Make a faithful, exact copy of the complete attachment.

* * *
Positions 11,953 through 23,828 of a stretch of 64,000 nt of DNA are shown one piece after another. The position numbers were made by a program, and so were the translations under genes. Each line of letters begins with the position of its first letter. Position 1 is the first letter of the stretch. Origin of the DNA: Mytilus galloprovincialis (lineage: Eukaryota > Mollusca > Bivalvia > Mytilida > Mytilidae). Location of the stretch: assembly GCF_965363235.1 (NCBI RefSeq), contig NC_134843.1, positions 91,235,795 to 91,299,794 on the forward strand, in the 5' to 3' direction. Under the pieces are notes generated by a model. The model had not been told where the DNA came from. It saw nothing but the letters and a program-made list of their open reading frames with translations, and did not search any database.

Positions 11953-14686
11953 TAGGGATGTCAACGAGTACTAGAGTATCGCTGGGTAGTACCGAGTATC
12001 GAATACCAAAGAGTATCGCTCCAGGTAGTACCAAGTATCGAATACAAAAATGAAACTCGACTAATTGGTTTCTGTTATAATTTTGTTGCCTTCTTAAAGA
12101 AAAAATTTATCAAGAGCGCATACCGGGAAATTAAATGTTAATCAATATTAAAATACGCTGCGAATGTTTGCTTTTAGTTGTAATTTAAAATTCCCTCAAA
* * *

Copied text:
Positions 11,953 through 23,828 of a stretch of 64,000 nt of DNA are shown one piece after another. The position numbers were made by a program, and so were the translations under genes. Each line of letters begins with the position of its first letter. Position 1 is the first letter of the stretch. Origin of the DNA: Mytilus galloprovincialis (lineage: Eukaryota > Mollusca > Bivalvia > Mytilida > Mytilidae). Location of the stretch: assembly GCF_965363235.1 (NCBI RefSeq), contig NC_134843.1, positions 91,235,795 to 91,299,794 on the forward strand, in the 5' to 3' direction. Under the pieces are notes generated by a model. The model had not been told where the DNA came from. It saw nothing but the letters and a program-made list of their open reading frames with translations, and did not search any database.

Positions 11953-14686
11953 TAGGGATGTCAACGAGTACTAGAGTATCGCTGGGTAGTACCGAGTATC
12001 GAATACCAAAGAGTATCGCTCCAGGTAGTACCAAGTATCGAATACAAAAATGAAACTCGACTAATTGGTTTCTGTTATAATTTTGTTGCCTTCTTAAAGA
12101 AAAAATTTATCAAGAGCGCATACCGGGAAATTAAATGTTAATCAATATTAAAATACGCTGCGAATGTTTGCTTTTAGTTGTAATTTAAAATTCCCTCAAA